Rural Chinese people are literally betting the farm on the nation's stock market success

Chinese farmers: Oleg Nikishin/Newsmakers

Chinese farmers are deserting their favourite pastime, playing mahjong and gossiping, in favour of another game where everyone can win – China’s stock market.

In an eye-opening article in China’s Sina English newspaper, residents of Nanliu, a small village of 4,300 people in China’s northwest Shaanaxi province, have downed tools in order to punt on the nation’s stock market.

According to the report traditional industries in Nanliu such as agriculture, along with recycling hair, waste, old mobile phones and TVs, have quickly been replaced as revenue streams by the villagers investing in the stock market.

One resident, Liu Lianguo, a 50-year-old investor and retiree with no prior experience in trading, plans to closely follow the stock market and run his small fertilizer business simultaneously. According to Liu, 20% of Nanliu’s residents are now actively dabbling in stocks with every investor, to this point, making a profit.

Another resident, Liu Yan, 27, the youngest investor in the village, said he entered the market last August, and his stock portfolio had doubled in value three weeks ago by the time the Shanghai Composite Index rose to above 5,000 points. He has since become a full-time investor after previously following in his father’s footsteps and running his own small recycling business.

Clearly a trend trader, when stock prices continued to rise, Liu decided that he should invest more into the market.

To give an indication of the scale of the recent rally in Chinese stocks, here’s the 12-month chart of the benchmark Shanghai Composite. It’s rallied close to 100% over the past year. At its market peak in mid-June, it had rallied more than 150% in just 12 months.

Wang Li, a 52-year old farmer, said that while she lost money in the first year she began investing, she wasn’t too perturbed as she only invested small sums and saw the daily volatility as something closer to entertainment rather than a serious money-making enterprise.

Despite viewing it as “entertainment”, Wang believes that investing in stocks is “learning through doing”, adding “Once you begin, you can’t stop it”.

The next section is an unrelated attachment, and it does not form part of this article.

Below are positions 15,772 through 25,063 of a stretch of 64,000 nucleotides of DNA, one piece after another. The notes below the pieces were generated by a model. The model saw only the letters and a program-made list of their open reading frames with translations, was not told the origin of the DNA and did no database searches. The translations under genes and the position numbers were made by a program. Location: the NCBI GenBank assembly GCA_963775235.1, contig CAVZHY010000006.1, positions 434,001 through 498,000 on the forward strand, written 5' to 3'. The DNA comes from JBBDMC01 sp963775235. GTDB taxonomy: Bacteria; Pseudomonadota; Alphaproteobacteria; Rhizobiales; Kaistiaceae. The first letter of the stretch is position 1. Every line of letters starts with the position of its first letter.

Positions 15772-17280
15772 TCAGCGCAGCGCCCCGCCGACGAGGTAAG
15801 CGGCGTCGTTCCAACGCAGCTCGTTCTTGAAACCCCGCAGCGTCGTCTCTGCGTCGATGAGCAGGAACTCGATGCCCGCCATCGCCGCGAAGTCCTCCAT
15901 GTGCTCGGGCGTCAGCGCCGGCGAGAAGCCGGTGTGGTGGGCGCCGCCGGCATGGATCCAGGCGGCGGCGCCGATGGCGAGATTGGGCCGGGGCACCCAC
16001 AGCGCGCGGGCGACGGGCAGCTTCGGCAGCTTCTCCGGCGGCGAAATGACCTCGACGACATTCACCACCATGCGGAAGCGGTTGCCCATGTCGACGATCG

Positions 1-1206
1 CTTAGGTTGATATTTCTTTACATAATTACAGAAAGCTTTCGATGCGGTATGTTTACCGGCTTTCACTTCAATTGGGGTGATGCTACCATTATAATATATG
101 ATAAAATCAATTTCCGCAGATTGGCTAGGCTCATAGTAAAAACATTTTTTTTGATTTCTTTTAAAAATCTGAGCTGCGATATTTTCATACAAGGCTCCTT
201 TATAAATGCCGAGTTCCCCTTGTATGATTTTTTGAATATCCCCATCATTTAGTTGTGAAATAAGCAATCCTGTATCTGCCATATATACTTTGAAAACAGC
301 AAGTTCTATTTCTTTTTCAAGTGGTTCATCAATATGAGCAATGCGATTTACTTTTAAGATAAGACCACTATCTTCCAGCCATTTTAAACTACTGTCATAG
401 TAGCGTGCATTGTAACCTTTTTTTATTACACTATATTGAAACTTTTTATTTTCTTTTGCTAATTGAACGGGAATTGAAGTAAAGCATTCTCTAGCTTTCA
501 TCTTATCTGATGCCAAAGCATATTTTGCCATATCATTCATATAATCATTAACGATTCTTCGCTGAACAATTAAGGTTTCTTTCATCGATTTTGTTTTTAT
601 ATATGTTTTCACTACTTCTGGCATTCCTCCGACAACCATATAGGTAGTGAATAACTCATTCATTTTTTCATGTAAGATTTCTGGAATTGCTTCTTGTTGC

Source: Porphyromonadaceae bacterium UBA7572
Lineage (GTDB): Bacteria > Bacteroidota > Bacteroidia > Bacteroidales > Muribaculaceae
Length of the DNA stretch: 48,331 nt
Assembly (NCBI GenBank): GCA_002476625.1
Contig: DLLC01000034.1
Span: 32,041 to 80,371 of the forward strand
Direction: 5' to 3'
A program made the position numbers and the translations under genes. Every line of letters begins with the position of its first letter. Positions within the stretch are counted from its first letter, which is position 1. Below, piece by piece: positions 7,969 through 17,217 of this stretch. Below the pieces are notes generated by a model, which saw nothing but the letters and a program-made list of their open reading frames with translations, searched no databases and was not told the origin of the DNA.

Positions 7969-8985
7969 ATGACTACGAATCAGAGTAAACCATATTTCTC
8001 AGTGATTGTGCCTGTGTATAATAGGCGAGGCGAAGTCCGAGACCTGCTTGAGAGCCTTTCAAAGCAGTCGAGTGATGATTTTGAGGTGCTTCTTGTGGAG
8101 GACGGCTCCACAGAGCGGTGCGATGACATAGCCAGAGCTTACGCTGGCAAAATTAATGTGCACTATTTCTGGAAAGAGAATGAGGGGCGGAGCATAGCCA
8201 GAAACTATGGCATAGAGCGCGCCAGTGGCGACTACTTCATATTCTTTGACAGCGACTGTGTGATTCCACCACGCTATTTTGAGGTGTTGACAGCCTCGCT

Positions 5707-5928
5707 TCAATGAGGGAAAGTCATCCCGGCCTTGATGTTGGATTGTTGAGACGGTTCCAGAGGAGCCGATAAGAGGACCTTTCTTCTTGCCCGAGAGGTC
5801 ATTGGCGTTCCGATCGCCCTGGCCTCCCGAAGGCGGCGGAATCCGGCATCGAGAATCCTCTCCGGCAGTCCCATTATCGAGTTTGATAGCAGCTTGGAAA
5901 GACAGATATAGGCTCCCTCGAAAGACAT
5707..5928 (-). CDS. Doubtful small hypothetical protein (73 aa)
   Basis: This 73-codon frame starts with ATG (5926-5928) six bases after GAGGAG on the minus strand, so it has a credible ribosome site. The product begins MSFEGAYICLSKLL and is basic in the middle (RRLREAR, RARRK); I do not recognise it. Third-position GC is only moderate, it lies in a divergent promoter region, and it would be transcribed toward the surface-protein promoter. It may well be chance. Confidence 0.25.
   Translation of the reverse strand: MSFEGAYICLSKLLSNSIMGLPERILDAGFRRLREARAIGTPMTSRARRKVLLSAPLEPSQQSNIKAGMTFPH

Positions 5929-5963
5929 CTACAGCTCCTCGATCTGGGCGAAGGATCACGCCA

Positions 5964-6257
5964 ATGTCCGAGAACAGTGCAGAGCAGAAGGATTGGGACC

Essentially she sees it as learning on the job, with your own capital.

However, not all residents expressed such a lackadaisical approach. One resident, speaking on the condition of anonymity, suggested he was too embarrassed to tell his neighbours that he had lost 200,000 yuan because he had invested all of his life savings into the market – unfortunately right at the top. He is afraid the other villagers will look down on him if they find out, and he plans to silently quit the stock market, according to report.

The story of Nanliu is likely symptomatic of other rural areas in China with residents, lured in by government encouragement and somewhat unbelievable gains, pouring vast sums of money into the nation’s stock market in order to make it rich quick.

Many, like those discussed above, have little or no experience in investment, let alone risk management.

Stories like these, despite the best efforts of the government to underpin the nation’s stock market, underlines why so many people remain skeptical that the stock market rally can continue.

Inexperienced investors, often using their life savings and some with increased leverage, are prone to irrational investment decisions.

 Just as they chased the market higher over the past eight months, one can’t help but think that could equally run for the exits simultaneously should the recent declines resume.

The perceived fun-and-games in China’s stock market aren’t over yet. Not by a long shot.

You can read more here.

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